Cosmological Simulations of Milky Way-like Systems

I am developing the first suite of cosmological simulations focused on systems with histories that resemble our own galaxy, the Milky Way. These simulations will include a variety of cosmological initial conditions and dark matter models to provide accurate predictions for the impact of early universe and dark sector physics on tracers of dark matter structure in the Milky Way, including ultra-faint dwarf galaxies and stellar streams.

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Dark matter distributions in five Milky Way-like simulations in a standard cold dark matter cosmology. Each image is centered on the dark matter halo that hosts the Milky Way, and analogs of the Milky Way's largest satellite galaxy, the Large Magellanic Cloud, are visible near the center of each system. Adapted from Buch & Nadler et al. (in prep).

Semi-analytic Predictions for Near-field Cosmology

Extracting cosmological information from observations of the local universe requires theoretical predictions for dark matter structure that are both accurate and efficient. I am expanding the open-source structure formation model GALACTICUS to generate constrained realizations of the Milky Way. These predictions will be thousands of times less expensive than existing methods and calibrated to match the results of cosmological simulations.


Example of an assembly history for a Milky Way-mass system (left panel) and its dark matter substructure (right panel) generated using GALACTICUS. Our approach guarantees that key observational constraints on the Milky Way's evolution, including the recent infall of the Large Magellanic Cloud (red circle), are satisfied. Adapted from Nadler et al. (in prep).

Dark Matter Microphysics from Dwarf Galaxies

Ultra-faint dwarf galaxies near the Milky Way inhabit small dark matter halos that are extremely sensitive to dark matter properties. By combining dwarf galaxy observations from the Dark Energy Survey and Pan-STARRS1 with cosmological simulations, galaxy formation models, and particle theory, I have helped place new limits on dark matter’s mass, interactions with the Standard Model, and formation epoch.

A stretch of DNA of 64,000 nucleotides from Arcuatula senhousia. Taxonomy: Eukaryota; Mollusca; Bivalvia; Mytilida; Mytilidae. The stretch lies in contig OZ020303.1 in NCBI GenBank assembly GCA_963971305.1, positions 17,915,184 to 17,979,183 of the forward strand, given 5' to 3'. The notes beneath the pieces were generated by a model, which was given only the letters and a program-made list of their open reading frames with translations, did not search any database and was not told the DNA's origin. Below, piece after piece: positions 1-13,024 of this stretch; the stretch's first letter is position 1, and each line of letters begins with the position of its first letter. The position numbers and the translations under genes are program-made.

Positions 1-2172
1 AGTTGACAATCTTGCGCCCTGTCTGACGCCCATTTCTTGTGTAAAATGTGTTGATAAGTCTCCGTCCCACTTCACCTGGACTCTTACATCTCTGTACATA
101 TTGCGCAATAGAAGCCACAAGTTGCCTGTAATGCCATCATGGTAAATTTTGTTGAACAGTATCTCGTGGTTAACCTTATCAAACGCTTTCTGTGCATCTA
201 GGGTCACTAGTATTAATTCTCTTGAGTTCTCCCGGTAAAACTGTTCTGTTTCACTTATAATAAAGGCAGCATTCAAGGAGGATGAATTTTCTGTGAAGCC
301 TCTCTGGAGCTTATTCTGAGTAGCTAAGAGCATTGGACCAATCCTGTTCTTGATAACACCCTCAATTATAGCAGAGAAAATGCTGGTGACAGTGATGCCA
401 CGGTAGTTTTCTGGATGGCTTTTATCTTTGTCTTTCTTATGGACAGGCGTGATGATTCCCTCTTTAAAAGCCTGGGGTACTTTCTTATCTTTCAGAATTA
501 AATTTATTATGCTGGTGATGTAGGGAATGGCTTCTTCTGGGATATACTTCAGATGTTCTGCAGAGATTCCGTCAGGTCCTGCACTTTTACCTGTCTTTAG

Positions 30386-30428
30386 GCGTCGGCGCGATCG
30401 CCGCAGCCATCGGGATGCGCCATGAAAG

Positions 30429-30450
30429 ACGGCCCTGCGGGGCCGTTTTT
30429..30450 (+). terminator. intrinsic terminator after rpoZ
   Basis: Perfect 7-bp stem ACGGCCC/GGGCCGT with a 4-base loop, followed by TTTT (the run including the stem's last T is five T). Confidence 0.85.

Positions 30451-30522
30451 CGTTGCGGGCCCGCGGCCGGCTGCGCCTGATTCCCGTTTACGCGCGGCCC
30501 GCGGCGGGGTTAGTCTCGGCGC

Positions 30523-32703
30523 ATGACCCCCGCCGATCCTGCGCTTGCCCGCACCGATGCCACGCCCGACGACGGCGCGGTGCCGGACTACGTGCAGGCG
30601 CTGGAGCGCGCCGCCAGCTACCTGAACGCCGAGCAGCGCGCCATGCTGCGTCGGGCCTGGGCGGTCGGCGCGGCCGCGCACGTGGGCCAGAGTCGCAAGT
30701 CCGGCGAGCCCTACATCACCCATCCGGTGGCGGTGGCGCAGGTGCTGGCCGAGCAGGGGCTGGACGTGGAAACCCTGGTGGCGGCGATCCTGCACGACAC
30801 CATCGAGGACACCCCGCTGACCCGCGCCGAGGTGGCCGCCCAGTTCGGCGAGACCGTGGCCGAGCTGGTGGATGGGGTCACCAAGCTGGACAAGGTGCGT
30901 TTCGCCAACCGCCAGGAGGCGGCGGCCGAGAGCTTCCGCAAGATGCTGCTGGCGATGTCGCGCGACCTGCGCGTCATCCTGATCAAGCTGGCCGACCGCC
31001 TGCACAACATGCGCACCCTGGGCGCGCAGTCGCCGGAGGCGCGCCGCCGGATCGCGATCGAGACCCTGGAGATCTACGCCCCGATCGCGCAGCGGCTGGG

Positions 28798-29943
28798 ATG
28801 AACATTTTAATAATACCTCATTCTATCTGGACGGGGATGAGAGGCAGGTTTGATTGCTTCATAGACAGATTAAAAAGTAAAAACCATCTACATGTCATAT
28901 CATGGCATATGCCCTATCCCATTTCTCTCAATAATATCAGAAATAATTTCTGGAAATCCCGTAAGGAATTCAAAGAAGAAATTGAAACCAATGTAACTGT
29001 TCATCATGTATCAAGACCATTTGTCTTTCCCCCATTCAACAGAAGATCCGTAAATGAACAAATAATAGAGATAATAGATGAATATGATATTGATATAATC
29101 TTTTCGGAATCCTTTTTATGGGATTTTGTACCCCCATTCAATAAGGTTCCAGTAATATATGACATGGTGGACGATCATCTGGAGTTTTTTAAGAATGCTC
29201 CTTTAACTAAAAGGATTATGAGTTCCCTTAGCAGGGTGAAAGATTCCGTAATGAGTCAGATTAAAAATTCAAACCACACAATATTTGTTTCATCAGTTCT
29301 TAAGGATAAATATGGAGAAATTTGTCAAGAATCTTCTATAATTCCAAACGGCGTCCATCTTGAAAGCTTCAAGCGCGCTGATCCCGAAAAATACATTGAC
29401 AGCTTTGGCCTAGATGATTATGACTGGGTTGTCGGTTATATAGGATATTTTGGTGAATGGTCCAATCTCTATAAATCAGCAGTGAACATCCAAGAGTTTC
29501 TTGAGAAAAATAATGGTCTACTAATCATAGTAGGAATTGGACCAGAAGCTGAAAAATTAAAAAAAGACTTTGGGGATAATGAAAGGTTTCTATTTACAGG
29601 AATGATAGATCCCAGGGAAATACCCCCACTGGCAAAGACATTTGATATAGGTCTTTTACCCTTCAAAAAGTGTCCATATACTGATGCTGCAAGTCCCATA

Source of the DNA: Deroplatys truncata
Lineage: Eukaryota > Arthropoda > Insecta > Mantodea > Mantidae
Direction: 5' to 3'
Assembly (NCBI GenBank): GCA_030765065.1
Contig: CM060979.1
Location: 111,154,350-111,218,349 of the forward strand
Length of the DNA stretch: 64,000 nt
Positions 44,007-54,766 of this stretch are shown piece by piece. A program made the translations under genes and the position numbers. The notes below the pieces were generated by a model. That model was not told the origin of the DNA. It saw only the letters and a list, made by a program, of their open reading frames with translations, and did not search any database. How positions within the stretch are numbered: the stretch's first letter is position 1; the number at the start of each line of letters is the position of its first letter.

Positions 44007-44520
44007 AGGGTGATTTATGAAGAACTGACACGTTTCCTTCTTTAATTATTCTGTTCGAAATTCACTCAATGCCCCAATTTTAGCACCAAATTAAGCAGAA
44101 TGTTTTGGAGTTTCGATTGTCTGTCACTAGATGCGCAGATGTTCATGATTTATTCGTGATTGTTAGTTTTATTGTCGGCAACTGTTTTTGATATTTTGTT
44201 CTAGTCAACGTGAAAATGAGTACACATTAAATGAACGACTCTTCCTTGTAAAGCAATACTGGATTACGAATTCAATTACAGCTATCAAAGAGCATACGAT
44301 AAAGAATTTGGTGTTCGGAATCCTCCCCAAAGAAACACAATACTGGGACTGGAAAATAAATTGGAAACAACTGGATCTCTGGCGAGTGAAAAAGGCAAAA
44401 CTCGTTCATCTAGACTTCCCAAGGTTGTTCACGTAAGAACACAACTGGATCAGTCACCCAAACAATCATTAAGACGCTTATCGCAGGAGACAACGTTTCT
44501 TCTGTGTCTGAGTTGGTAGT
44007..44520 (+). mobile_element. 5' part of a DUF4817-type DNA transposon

These constraints have been combined with strong gravitational lensing data to set among the most stringent limits on warm dark matter to date. I have also developed new predictions for dark matter structure in the presence of dark matter self-interactions, including in the presence of a Large Magellanic Cloud analog.


Constraints on sterile neutrino warm dark matter (left panel) and dark matter--Standard Model interactions (right panel) derived using the population of ultra-faint dwarf galaxies near the Milky Way. Red and blue regions are excluded by our analysis, which improves upon other astrophysical limits and complements direct detection experiments. Adapted from Nadler & Drlica-Wagner et al. (2021).

The Connection between Faint Galaxies and Dark Matter Halos

Understanding the connection between the faintest galaxies and the dark matter halos they form and reside in is a crucial component of galaxy formation and cosmological theory. I have helped extend empirical models of the galaxy–halo connection into the regime of ultra-faint dwarf galaxies. The resulting framework flexibly models satellite disruption due to central galaxies and the detailed relationship between halo and galaxy properties.

Applying this framework to Dark Energy Survey and Pan-STARRS1 data revealed the impact of the Large Magellanic Cloud on the Milky Way satellite population and the efficiency of galaxy formation in low-mass halos. The model's predictions are also consistent with observations of Milky Way analogs from the SAGA Survey.


The fraction of low-mass halos that host galaxies (left panel) and the stellar mass--halo mass relation (right panel), inferred by combining our galaxy--halo connection model with Milky Way satellite observations. Blue regions are allowed by the data, which are consistent with every halo down to ~100 million solar masses hosting a galaxy. Adapted from Nadler & Wechsler et al. (2020).


In addition to cosmological simulations and semi-analytic modeling, I have studied dark matter in the context of the effective field theory of large-scale structure and idealized hydrodynamic simulations of halo formation.

I have applied machine learning techniques to the dark matter problem to efficiently model hydrodynamic simulations and the galaxy–halo connection, and to generate realizations of dark matter substructure.

I have also collaborated on projects including dwarf galaxy detection using astrometric data, modeling star formation in dwarf galaxies, and structure formation limits on dark matter–proton and electron scattering.

Please see Mentorship & Teaching for information about student projects.